3.3.1  Global Fuel Starvation

Fuel starvation is a general term that refers to the deprivation of fuel in parts of the electrode or the entire fuel cell. When insufficient fuel is being supplied to the cell for a certain operating voltage, gross fuel starvation occurs. However, even with sufficient fuel being supplied, localized fuel starvation can occur where insufficient fuel is provided to localized regions along the catalyst layer due to poor cell design, water blocking/flooding or poor operating conditions of the cell. The consequences of gross fuel starvation include carbon support corrosion. Several authors have experienced negative operating voltages as the anode potential increased to positive potentials. In these scenarios, the carbon support is being consumed in place of the fuel which leads to quick catalyst support degradation and decreased durability for the PEMFC (Meng, 2008; Takeshita et al., 2008; Takeuchi and Fuller, 2008).

Gross fuel starvation and its effects were confirmed by Ballard through experiments that replaced H2 with N2 at the anode of an operating fuel cell. The anode potential rose to >1.23 V vs. RHE the thereby allowing carbon corrosion to occur and the overall cell potential to achieve negative potentials. In experiments led by Taniguchi et al. cell potentials reached −2 V and the anode potential rose to 2.2 V as seen in Figure 3.2 (Taniguchi et al., 2004). Carbon corrosion was confirmed by the presence of CO2 being detected in the effluent gas. Current densities at 0.7 V were recorded after 3 and 7 min of mimicked gross fuel starvation and resulted in 25 and 50% lower currents in Pt–Ru/C catalysts. Transmission electron microscopy (TEM) was used to observe changes in the average platinum particle sizes on the carbon support after simulating gross fuel starvation. The mean particle size increased from 2.6 to 5 nm at the anode and 2.8–4 nm at the cathode.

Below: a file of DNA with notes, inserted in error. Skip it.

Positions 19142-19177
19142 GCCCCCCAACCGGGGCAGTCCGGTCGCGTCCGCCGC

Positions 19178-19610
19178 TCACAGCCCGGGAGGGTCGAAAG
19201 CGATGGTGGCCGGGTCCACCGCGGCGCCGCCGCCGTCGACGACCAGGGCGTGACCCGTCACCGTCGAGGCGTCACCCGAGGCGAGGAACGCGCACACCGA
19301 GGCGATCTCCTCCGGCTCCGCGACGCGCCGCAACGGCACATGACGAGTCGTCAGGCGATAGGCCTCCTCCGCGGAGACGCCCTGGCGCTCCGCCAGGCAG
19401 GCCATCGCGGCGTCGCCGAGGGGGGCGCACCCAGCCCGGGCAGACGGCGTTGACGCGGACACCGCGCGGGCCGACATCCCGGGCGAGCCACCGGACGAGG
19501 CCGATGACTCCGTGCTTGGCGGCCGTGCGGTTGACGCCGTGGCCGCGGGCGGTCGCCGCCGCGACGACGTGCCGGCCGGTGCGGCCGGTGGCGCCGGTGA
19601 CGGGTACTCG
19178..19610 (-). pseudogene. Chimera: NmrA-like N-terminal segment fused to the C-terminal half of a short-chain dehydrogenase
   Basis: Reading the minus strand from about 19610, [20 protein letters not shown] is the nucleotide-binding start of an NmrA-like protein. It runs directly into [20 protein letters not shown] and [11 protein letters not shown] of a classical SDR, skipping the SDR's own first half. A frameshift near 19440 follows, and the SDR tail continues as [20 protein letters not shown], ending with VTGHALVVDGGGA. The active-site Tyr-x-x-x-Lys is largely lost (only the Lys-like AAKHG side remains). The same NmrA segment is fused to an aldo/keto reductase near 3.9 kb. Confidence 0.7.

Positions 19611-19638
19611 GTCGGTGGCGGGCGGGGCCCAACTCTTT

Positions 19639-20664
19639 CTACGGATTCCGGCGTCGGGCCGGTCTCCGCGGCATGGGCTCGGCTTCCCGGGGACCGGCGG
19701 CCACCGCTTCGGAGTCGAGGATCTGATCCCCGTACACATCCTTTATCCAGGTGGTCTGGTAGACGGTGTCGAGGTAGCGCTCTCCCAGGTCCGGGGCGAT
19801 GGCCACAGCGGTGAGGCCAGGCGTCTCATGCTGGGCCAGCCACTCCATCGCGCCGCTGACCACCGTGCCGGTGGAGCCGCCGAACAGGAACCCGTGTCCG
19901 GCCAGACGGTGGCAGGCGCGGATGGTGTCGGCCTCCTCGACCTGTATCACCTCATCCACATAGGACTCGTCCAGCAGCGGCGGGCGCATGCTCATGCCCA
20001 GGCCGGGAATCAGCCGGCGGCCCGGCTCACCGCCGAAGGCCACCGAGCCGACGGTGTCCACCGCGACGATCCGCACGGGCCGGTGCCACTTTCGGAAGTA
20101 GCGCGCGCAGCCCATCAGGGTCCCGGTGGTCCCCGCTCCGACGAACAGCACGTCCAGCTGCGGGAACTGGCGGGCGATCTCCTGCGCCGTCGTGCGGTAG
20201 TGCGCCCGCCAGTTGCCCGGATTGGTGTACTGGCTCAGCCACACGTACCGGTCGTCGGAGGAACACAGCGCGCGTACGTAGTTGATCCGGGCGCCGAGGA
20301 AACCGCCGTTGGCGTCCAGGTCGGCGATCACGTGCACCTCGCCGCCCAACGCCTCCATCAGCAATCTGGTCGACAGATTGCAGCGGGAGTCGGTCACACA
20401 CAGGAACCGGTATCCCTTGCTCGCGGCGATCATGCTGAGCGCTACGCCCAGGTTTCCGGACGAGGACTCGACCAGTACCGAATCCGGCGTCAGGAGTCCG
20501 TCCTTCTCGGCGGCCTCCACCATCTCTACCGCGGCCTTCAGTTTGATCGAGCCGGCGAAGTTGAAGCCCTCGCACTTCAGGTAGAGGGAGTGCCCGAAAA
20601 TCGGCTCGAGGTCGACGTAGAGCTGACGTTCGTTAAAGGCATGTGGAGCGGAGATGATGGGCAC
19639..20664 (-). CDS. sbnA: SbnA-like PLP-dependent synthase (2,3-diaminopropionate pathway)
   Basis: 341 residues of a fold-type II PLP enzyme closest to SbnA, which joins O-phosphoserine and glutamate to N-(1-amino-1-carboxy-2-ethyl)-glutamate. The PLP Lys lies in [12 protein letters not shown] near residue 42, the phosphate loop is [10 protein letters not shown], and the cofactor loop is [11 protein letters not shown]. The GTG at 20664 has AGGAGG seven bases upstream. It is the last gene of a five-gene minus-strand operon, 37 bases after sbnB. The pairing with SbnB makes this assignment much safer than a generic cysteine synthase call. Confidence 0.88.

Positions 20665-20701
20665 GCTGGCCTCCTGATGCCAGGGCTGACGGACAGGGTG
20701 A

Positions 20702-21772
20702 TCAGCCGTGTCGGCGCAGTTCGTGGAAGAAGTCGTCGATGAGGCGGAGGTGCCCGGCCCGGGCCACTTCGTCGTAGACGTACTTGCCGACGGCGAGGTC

For fuel cell stacks consisting of multiple cells, gross fuel starvation can lead to several stacks operating with insufficient fuel, thus those respective stacks must degrade the carbon support to maintain the current being output by all the cells connected in series. To avoid this consequence, careful monitoring of the voltage and fuel distribution of each cell is necessary (Fowler et al., 2002). The implementation of such a control scheme certainly adds to the cost and complexity of the overall fuel cell stack.

It is important to understand the detrimental effects caused by gross fuel starvation as the anodic current that would have been supplied by the oxidation of hydrogen or the fuel is now being supplied by the oxidation of the carbon support to form carbonaceous species such as carbon monoxide and carbon dioxide. Gross fuel starvation results in irreversible damage to the carbon support and the loss of active site loss as the carbon corrodes.

3.3.2  Local Fuel Starvation